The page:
In the wake of the “7/7” terrorist bombings on two London Underground trains and a bus on 7 July 2005, police were hunting down four suspects involved in a subsequent failed bombing. They mistook De Menezes for a terrorist and, having following him from Brixton to Stockwell Tube station, shot him at close range in the head. His death led to widespread protests over the police’s apparent “shoot to kill”, two investigations, police fines and the resignation of Metropolitan Police Commissioner Sir Ian Blair. An inquest into the shooting, concluded in December 2008, recorded an open verdict as to whether the killing was unlawful.
Stephen Lally’s new play, which runs at the Union from 16 June to 4 July 2009 care of Upstart Theatre company, is based on extensive research into the case, including interviews with members of the De Menezes family, senior police officers and former employees of the Independent Police Complaints Commission.
Set in the offices of a fictional newspaper in the days before and after the shooting, Oh Well Never Mind Bye explores issues of distortion and bias in the media and questions news reporting's tendency to prioritise speed over accuracy. The characters face ethical dilemmas as conflicting stories begin to emerge and the ugly truth of what really happened that day at Stockwell underground station comes to light.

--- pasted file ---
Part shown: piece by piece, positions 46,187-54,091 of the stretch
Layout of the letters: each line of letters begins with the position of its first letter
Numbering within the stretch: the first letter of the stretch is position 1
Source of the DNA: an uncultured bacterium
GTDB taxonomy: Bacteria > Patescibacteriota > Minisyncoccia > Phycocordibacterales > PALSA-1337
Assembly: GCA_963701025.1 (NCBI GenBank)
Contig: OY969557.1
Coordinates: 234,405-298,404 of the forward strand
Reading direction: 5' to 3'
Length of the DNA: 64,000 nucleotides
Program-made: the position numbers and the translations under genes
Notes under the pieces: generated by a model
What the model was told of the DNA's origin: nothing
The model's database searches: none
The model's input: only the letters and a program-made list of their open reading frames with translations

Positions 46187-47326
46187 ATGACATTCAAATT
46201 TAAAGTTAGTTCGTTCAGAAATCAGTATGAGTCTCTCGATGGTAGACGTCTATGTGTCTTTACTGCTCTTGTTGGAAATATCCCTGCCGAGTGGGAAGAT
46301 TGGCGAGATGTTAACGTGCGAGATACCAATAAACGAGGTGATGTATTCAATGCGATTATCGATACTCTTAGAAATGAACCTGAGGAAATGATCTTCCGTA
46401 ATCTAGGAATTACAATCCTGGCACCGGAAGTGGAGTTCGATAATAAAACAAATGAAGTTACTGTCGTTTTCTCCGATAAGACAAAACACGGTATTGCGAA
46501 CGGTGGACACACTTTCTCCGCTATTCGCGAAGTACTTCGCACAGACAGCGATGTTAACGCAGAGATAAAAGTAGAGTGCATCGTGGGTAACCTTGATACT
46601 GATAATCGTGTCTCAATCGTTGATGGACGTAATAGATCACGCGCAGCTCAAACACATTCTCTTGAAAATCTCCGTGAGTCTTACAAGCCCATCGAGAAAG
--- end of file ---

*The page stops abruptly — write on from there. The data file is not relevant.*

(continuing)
As well as the many interviews conducted by the company, a series of workshops was presented at the Oval House Theatre in February 2006. The production has the full support of the Justice4Jean Campaign, which was founded by De Menezes’ friends and family immediately after his death with the aim of revealing the truth about his killing and bringing those responsible for his death to justice.
Yasmin Khan, spokesperson for Justice4Jean, will be on the panel at a post-show discussion on press night, 18 July. Playwright Stephen Lally, drama academic Pedro de Senn and journalists Brendan Montague and Mike Rowbottom will also be present.